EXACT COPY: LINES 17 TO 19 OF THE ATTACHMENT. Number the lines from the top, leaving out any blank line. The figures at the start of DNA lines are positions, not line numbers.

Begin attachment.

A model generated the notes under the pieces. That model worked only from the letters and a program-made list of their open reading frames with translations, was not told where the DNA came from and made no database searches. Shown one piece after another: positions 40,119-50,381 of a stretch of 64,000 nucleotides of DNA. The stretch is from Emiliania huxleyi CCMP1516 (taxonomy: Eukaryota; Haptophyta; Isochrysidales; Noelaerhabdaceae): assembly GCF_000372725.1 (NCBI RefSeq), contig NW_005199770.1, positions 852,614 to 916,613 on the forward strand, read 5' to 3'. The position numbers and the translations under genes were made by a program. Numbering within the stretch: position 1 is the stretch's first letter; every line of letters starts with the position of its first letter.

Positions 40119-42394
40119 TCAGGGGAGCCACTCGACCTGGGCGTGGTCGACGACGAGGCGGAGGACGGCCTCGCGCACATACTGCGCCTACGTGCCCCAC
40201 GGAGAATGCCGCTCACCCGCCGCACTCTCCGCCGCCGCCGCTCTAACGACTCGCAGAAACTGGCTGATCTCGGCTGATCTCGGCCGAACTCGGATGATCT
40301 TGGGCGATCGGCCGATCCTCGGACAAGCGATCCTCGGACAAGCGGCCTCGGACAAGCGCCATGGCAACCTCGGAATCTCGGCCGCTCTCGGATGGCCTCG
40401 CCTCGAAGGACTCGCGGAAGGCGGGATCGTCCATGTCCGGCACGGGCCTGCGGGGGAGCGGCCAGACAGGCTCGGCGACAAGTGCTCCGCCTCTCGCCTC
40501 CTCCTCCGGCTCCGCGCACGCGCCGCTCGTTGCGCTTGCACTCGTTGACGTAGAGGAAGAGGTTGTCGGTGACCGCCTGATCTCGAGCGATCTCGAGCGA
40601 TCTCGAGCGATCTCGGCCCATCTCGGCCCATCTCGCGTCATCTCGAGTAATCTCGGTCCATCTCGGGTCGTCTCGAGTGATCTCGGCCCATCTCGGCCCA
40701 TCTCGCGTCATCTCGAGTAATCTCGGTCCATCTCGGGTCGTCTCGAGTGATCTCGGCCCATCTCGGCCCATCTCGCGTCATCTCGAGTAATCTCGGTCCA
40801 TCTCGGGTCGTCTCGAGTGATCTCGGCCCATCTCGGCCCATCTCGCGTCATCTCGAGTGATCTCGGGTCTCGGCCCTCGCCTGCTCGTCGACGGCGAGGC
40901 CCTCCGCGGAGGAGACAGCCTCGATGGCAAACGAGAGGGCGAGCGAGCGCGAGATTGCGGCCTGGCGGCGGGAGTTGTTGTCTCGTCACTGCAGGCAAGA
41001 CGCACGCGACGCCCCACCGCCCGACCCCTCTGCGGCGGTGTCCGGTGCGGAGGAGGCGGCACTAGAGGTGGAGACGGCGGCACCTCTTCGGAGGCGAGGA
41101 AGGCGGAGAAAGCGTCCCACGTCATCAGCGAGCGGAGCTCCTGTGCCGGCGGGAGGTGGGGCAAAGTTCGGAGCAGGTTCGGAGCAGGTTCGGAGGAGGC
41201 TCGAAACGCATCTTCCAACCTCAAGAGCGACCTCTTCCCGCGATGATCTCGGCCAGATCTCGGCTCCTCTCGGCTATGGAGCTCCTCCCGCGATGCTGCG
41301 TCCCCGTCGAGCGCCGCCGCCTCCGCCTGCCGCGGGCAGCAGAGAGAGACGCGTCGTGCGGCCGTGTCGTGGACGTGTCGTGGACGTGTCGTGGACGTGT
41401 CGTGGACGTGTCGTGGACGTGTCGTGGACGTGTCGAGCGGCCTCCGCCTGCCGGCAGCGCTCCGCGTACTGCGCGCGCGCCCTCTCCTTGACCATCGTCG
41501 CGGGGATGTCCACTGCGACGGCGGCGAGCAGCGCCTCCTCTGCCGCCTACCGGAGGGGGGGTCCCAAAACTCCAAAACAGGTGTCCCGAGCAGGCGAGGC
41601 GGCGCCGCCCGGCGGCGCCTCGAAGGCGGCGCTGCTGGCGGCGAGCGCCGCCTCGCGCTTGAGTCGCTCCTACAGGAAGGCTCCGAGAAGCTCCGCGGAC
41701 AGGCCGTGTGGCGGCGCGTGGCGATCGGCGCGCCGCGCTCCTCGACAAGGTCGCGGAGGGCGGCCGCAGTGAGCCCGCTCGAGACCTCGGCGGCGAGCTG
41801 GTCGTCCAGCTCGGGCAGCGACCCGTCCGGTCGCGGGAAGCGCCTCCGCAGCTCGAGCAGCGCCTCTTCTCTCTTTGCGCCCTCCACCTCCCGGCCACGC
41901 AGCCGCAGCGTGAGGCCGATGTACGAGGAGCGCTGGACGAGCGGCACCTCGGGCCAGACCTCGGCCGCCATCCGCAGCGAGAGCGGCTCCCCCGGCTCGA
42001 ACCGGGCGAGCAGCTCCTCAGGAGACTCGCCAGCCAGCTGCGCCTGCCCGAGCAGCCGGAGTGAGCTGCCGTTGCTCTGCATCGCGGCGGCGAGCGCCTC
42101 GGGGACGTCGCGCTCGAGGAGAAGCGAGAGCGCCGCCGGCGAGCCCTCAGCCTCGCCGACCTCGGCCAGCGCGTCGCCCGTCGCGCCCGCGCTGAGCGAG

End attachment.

41501 CGGGGATGTCCACTGCGACGGCGGCGAGCAGCGCCTCCTCTGCCGCCTACCGGAGGGGGGGTCCCAAAACTCCAAAACAGGTGTCCCGAGCAGGCGAGGC
41601 GGCGCCGCCCGGCGGCGCCTCGAAGGCGGCGCTGCTGGCGGCGAGCGCCGCCTCGCGCTTGAGTCGCTCCTACAGGAAGGCTCCGAGAAGCTCCGCGGAC
41701 AGGCCGTGTGGCGGCGCGTGGCGATCGGCGCGCCGCGCTCCTCGACAAGGTCGCGGAGGGCGGCCGCAGTGAGCCCGCTCGAGACCTCGGCGGCGAGCTG